Nashville Knows How To Launch Party

Last night a bunch of our closest friends and family convened in the old Marathon Motor Works building to watch the premiere of Nashville Flipped on DIY Network. It couldn’t have been more appropriate either – a show about restoring old homes in one of Nashville’s most historic factories that was recently restored and turned into office spaces, retail, food spots, and a pretty wicked little concert venue.

Before the show started, it was all about taking photos with the stars Troy and Julie. Lots of selfie action was happening. Then, some guy from another show wanted a picture, so Troy and Julie were like, “Okay. Fine.” You’ve probably heard of his show, American Parkers, where two guys drive around the country parking their van different places. They tend to fill their van with antiques, and I’m not totally sure what that has to do with parking, but hey… he seemed like a pretty nice dude.

When the show started at 9PM, everyone bolted for different offices and televisions spread around and watched as Episodes 2, 3 and then 1 aired in succession. Cheers echoed as the Nashville Flipped logo hit the screen, and the first house came into view.

Cool show facts: The house from Episode 2 was built in 1904.

Just to give you some perspective on what was going on 112 years ago…

In 1904

  • The Titanic hadn’t even been built yet.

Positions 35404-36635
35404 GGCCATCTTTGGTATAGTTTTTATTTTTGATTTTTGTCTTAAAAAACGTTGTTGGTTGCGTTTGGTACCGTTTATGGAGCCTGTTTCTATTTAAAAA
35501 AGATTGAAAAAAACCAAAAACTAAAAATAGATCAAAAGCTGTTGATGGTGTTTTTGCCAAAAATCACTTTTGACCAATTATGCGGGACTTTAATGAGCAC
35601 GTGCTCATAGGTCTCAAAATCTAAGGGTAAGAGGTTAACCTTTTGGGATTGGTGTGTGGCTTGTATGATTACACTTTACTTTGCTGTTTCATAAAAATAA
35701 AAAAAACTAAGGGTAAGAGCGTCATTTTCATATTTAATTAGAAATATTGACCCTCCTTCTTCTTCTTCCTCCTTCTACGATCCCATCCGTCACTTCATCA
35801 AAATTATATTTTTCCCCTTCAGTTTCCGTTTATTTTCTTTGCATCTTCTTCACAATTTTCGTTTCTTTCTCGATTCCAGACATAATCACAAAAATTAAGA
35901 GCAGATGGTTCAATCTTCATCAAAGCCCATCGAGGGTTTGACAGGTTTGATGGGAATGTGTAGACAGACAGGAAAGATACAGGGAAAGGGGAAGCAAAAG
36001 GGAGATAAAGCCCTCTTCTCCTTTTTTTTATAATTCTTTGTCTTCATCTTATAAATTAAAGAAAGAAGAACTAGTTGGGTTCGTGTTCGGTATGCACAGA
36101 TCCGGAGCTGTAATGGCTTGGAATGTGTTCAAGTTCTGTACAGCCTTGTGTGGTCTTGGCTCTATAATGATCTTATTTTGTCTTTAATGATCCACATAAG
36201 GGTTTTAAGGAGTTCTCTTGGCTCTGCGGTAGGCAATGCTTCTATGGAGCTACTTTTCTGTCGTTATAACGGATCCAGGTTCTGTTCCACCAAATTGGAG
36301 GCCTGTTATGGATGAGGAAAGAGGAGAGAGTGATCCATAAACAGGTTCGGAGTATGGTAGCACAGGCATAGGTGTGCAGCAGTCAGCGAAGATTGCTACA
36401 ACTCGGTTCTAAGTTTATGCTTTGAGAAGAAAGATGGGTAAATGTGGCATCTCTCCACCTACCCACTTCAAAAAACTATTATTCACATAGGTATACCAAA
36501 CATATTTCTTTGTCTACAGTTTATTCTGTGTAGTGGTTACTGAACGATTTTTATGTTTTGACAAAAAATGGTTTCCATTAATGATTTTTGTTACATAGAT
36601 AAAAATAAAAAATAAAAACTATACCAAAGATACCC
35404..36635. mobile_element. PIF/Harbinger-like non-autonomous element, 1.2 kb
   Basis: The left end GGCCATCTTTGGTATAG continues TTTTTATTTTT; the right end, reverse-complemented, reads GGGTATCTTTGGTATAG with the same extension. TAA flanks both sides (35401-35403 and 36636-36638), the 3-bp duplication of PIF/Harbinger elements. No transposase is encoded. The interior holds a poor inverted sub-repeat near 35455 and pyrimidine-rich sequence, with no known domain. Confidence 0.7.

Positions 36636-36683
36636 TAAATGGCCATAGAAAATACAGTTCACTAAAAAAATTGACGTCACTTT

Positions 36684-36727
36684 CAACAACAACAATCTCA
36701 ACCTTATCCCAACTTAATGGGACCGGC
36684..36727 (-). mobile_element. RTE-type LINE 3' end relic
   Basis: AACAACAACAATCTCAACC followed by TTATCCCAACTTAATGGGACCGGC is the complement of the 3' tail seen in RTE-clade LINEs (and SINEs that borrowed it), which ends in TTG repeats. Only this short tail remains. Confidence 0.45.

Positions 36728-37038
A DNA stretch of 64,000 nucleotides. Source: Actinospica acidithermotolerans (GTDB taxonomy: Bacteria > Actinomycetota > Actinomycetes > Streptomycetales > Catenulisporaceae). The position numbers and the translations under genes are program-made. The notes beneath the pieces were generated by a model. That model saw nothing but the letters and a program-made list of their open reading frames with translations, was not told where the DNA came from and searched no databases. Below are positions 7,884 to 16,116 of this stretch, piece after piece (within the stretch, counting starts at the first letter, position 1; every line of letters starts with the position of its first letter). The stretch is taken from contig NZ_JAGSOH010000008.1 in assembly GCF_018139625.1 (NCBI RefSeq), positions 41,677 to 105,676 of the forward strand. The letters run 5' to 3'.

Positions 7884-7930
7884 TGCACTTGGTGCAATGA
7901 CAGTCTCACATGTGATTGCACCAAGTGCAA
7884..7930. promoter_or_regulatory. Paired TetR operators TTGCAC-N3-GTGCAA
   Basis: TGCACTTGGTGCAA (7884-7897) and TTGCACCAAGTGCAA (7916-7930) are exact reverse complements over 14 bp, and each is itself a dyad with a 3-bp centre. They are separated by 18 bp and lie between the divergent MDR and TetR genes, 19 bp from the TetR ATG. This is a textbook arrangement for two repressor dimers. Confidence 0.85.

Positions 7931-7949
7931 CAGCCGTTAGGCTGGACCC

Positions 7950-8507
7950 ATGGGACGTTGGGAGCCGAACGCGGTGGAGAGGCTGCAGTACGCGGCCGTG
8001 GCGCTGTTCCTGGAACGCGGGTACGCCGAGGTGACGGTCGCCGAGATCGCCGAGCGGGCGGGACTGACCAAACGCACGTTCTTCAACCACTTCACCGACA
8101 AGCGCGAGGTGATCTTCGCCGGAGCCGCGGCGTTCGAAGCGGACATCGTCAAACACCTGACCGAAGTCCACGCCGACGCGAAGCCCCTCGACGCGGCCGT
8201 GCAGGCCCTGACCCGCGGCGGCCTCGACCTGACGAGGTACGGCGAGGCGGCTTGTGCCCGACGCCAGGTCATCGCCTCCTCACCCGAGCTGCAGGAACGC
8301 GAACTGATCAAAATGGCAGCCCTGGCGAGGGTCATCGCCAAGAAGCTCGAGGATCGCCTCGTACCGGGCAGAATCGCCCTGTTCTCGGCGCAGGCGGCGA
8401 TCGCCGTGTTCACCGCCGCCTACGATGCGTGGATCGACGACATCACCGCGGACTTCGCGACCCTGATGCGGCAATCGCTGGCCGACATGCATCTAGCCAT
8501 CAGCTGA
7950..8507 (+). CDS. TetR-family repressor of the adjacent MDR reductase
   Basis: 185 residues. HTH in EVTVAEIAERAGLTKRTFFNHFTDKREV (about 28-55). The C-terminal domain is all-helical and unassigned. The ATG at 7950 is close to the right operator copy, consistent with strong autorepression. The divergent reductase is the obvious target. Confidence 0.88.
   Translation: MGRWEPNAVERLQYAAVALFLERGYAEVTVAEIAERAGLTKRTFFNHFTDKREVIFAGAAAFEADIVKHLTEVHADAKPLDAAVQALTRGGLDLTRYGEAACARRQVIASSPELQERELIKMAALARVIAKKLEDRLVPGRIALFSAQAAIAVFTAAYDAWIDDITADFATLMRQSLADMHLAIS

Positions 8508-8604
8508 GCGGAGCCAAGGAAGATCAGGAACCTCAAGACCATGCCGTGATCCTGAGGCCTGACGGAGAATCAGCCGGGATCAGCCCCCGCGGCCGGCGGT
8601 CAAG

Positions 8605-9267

• The Chicago Cubs had never won a World Series. (They would in 1907 and 1908 – and haven’t since.)
  • Giacomo Puccini’s opera “Madama Butterfly” premiered in Milan
  • The United States acquired control of the Panama Canal
  • The third ever Olympics were held in St. Louis, MO
  • The ice cream cone was invented

Hold please. This house was built when the ice cream cone was invented. Maybe that’s why it’s so… sweet. (*Audible groans heard – moving on then…*)

Photo Credit: John Walker
Photo Credit: John Walker

It’s hard to describe if you weren’t there, but being around Troy and Julie, especially in the old Marathon building, it gives you a real sense of appreciation for the homes, and the history they represent. When you really think about it, that house from Episode 2, it was probably on some person’s design board in 1901 or something. There was a person trying to think about the little touches of how to make the porch look, and how dinner parties would happen – in 1904.

This might even blow your mind a little – the ceiling fan as we know it, with a ball joint and switches, was invented in 1884 by Phillip Diehl, but didn’t even hit the market until 1904. So that house probably was really (really) hot in the summer time. If you’re ever wondering why all these old Nashville houses have such beautiful and detailed work on the porches, it’s because their owners spent a lot of time there. Central air conditioning didn’t start arriving in homes until 1914.


Next time we party, we’re going to hire a cool DJ. Maybe this little guy?